When it comes to getting a loan, there’s a laundry list of documents needed to be approved. From tax returns to credit statements, your lender needs complete access to your financial history. But it wasn’t always the case.
Not too long ago, some lenders offered what are called “stated income loans.” More commonly referred to as “no-doc” or “low-doc” loans, these mortgages require no documentation or little documentation to verify the borrower’s income and assets. In return, the borrower, who must have very good credit, makes a big down payment—generally 25 percent or more—and pays a higher interest rate.
Given current market conditions and the sub-prime debacle, these loans have become more difficult to find, cost more, and are mainly funded by hard money lenders who do not conform to bank standards.
The loans are common among self-employed borrowers who have difficulty substantiating all of their income and service industry employees, such as waiters and hairstylists, whose pay is hard to pinpoint exactly. Borrowers also may use no-doc loans when they derive most of their income from commissions or when they have very complicated income structures.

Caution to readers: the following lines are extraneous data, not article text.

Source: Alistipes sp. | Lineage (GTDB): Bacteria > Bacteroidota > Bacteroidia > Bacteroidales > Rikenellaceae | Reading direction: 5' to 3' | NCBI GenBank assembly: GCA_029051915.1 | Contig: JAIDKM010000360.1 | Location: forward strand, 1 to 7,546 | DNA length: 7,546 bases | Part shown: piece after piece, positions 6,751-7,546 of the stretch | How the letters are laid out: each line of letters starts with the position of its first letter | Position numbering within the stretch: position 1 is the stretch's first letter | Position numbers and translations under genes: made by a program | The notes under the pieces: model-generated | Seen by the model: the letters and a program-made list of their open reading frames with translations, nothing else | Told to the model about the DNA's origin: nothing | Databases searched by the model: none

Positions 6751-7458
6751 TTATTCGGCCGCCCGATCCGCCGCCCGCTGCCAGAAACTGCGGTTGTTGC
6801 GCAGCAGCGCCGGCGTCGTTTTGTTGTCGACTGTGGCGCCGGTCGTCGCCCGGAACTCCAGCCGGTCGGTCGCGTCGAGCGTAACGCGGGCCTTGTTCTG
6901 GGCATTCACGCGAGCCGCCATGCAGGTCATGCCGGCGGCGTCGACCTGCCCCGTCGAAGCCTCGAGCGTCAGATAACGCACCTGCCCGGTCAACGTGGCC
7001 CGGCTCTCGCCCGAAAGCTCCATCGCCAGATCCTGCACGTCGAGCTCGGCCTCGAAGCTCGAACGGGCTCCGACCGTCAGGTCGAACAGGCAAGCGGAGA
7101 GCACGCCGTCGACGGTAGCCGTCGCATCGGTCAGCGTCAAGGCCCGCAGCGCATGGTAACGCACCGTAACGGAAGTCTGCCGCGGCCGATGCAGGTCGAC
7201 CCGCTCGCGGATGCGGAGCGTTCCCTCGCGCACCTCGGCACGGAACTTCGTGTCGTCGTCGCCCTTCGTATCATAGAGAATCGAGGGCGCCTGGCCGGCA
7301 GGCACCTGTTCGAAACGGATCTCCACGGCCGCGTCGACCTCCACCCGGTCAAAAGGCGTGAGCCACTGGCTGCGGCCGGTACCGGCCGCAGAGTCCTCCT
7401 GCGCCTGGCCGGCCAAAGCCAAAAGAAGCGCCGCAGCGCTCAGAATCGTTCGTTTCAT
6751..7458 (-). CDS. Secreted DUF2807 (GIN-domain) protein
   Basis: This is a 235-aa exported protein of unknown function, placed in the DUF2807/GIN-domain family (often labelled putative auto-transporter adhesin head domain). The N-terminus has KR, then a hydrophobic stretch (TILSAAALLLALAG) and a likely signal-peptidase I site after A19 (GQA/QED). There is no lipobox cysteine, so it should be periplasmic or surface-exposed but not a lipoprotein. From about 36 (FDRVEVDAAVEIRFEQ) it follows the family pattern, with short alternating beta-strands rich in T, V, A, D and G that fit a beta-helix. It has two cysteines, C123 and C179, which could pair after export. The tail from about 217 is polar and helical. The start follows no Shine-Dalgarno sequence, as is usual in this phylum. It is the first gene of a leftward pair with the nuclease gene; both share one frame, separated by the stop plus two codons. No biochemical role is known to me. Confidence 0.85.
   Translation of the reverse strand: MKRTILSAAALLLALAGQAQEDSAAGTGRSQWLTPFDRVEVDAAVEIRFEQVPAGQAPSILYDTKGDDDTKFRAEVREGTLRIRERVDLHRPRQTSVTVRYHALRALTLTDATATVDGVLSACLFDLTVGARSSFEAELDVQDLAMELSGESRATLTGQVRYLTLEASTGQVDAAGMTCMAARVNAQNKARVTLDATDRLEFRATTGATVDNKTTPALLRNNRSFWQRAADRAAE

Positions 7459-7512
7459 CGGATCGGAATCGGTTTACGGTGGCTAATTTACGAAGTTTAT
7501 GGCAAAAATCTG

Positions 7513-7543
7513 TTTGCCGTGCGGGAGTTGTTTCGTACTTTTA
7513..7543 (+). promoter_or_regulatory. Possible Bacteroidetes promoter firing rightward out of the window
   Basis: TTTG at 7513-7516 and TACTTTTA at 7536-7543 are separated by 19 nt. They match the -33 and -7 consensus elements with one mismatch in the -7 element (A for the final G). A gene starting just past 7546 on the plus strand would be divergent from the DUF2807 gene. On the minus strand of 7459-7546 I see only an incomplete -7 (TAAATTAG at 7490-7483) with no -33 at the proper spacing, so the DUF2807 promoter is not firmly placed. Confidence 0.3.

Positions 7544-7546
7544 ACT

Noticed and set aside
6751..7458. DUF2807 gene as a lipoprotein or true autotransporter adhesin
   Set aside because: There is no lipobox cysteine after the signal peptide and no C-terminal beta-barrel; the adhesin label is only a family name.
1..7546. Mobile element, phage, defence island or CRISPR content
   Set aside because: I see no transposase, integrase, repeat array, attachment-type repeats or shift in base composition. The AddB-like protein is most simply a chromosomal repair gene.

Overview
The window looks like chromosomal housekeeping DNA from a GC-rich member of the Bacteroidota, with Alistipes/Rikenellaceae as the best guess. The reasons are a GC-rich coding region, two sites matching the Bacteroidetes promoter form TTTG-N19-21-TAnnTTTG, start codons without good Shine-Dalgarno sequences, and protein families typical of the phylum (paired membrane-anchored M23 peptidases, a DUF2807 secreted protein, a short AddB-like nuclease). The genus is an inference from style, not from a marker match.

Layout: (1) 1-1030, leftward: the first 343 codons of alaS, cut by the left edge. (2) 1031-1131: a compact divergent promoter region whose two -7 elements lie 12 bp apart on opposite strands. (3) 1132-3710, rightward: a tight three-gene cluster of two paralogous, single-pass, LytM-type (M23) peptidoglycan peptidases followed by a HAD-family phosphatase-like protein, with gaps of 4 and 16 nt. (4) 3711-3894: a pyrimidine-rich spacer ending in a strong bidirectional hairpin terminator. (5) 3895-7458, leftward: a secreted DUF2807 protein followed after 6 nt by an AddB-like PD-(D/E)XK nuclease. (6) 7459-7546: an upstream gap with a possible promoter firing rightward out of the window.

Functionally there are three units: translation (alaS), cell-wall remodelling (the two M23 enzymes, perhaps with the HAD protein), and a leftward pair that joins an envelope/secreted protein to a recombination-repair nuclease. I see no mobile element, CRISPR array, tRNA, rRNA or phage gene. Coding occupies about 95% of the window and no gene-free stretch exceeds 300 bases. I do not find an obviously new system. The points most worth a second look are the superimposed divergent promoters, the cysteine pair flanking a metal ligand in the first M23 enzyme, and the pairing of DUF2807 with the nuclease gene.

In reality, calling the loans “no-doc” and “low-doc” are misnomers. Some “low-doc” loans require plenty of documentation, such as tax returns and profit-and-loss statements. Even “no-doc” loans require a credit report and a property appraisal.
Can you get a loan with minimal documentation these days? It’s unlikely–although not impossible—so don’t bank on it. Instead, focus on building your credit and saving money for your downpayment so that an ownership loan may be in your near future.
As a Member of the Top 5 in Real Estate Network®, I have a wealth of real estate and homeownership information that may be of help to you. Feel free to contact me any time to learn more about this important information, and be sure to forward this article on to any friends or family that may be interested as well.
Christina Tompkins Wright
Berkshire Hathaway HomeServices Hometown, REALTORS